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Pulse to publish final print edition in move to fully digital format

Pulse to publish final print edition in move to fully digital format

Pulse will publish its last ever print magazine in January as the publication transitions to a fully digital format. 

The magazine, along with the Pulse PCN supplement, is making the move in response to the evolving media landscape. 

Pulse will continue to cover news, views, analysis and clinical features on its website, PulseToday.

January’s edition will mark Pulse’s 64th year in print, and will look back over previous issues which delved into some of the biggest stories in general practice. 

For much of its history, Pulse ran as a weekly magazine, but transitioned to a monthly edition in 2012. 

Previous editions have covered major investigations, including the Lost Practices investigation last year which looked at why some GP practices have to close for good.

At the start of 2021, the issue’s cover feature examined how the mainstream media created an anti-GP storm during the pandemic by promoting the message that ‘GPs are closed’.

Pulse’s editor Jaimie Kaffash said: ‘It will be bittersweet saying goodbye to our print magazine. The magazine has, for 64 years, been the voice of general practice, campaigning on behalf of GPs as well as breaking news, running major investigations and hosting renowned columnists.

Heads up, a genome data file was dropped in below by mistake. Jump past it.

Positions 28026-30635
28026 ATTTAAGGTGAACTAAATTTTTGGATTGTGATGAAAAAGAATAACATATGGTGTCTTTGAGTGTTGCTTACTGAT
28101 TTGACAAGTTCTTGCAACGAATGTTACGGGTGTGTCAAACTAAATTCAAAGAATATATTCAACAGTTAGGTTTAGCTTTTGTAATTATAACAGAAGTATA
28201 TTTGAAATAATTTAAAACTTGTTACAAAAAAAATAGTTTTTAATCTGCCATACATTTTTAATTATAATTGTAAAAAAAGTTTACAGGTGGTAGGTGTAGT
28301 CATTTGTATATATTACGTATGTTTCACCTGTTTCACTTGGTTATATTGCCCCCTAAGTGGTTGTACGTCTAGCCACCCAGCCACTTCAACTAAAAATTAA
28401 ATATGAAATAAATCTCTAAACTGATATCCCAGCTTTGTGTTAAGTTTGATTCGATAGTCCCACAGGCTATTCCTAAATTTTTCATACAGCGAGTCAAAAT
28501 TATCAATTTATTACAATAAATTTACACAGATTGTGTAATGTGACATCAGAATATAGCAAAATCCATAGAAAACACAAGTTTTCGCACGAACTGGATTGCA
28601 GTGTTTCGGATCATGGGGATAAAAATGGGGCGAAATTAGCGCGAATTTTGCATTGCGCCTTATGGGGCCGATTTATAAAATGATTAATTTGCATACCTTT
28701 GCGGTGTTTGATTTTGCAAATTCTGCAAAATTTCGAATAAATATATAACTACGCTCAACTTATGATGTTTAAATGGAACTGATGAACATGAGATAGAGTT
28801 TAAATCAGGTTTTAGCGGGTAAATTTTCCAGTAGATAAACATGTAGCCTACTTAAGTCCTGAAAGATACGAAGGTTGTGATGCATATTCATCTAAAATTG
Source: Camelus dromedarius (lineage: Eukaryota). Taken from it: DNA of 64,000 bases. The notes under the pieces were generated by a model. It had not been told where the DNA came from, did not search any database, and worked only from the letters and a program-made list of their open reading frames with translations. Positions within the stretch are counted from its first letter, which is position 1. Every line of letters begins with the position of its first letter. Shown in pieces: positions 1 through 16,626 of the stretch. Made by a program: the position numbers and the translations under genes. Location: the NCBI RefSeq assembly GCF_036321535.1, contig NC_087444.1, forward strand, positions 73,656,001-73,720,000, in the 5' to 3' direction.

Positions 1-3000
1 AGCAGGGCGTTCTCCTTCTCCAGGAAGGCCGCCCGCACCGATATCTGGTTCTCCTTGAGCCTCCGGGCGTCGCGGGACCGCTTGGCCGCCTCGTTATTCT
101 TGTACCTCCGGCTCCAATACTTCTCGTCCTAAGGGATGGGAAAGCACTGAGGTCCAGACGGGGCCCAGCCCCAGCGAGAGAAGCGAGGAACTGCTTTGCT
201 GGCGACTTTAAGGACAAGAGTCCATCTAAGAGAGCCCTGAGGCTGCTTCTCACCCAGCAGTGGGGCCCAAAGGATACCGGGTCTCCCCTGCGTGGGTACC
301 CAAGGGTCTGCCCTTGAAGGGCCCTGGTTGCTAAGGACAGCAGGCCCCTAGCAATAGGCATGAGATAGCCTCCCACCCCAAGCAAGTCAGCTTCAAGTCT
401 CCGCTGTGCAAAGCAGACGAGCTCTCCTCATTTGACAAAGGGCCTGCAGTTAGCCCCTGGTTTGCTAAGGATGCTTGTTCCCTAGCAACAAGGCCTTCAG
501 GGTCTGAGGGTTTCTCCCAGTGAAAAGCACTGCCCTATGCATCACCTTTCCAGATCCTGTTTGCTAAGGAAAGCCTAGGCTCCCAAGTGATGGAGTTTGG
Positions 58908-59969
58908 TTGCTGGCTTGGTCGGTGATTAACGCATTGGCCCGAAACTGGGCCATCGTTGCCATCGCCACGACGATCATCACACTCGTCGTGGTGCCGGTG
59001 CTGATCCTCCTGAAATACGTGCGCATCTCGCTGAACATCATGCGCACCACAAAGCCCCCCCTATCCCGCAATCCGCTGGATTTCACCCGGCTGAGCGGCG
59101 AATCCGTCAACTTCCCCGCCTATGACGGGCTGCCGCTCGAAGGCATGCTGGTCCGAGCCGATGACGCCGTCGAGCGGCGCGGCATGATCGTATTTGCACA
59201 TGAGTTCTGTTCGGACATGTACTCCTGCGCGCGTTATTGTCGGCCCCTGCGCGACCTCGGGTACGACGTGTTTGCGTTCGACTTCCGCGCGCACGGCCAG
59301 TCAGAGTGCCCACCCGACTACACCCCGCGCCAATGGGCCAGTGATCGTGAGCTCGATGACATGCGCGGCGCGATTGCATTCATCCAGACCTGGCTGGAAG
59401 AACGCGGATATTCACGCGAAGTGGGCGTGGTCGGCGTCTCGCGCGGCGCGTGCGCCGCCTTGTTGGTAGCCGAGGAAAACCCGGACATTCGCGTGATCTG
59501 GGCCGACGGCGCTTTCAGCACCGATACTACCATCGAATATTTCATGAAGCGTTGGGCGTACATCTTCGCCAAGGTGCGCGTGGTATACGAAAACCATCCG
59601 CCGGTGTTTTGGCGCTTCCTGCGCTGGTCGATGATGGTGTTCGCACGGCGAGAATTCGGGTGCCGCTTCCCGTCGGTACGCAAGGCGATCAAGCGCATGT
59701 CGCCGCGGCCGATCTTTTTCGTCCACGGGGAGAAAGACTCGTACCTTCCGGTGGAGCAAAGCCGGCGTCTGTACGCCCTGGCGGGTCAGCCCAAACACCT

‘We know how much many of our readers value the print edition, and it is because of them that we have lasted as long in print as we have, at a time when much of the industry has moved wholly online. 

‘But we are incredibly excited about the move to wholly online. PulseToday has for years been the platform where we could break news first, and where we could go far deeper into issues that matter to GPs without the constraints of a print edition, such as our Lost Practices investigation and our review of general practice across the world

‘Pulse readers can rest assured that we will continue to produce all the news, views and investigations that we have always done, and it will continue to be free for readers to access.’

Pulse PCN will continue to serve the clinical director community on a newly revamped microsite launching soon 



Please note, only GPs are permitted to add comments to articles

David Church 26 October, 2023 8:18 pm

I am not sure if a paper one is still delivered to me, as it would be at practice address, and read by my replacements or trainees of the future.
Somehow I got behind with my reading in 2015, and have been gradually getting through a backlog, which is interesting, alongside the transition to the on-line/email versions, which we seem to have gradually adapted to.
Possibly the only thing we will miss, because not replaced, is the periodical large spreads of immunisations for travel advice and IOS and other fees tables.
a toast to the future of the continuing digital incarnation!
And the staff!

victoria watson 27 October, 2023 12:53 am

I often find that by the time I get the print edition, I’ve read many of the articles online anyway, so I’m in support of this, to save the paper! Thank you for continuing to keep me informed about the world of GP.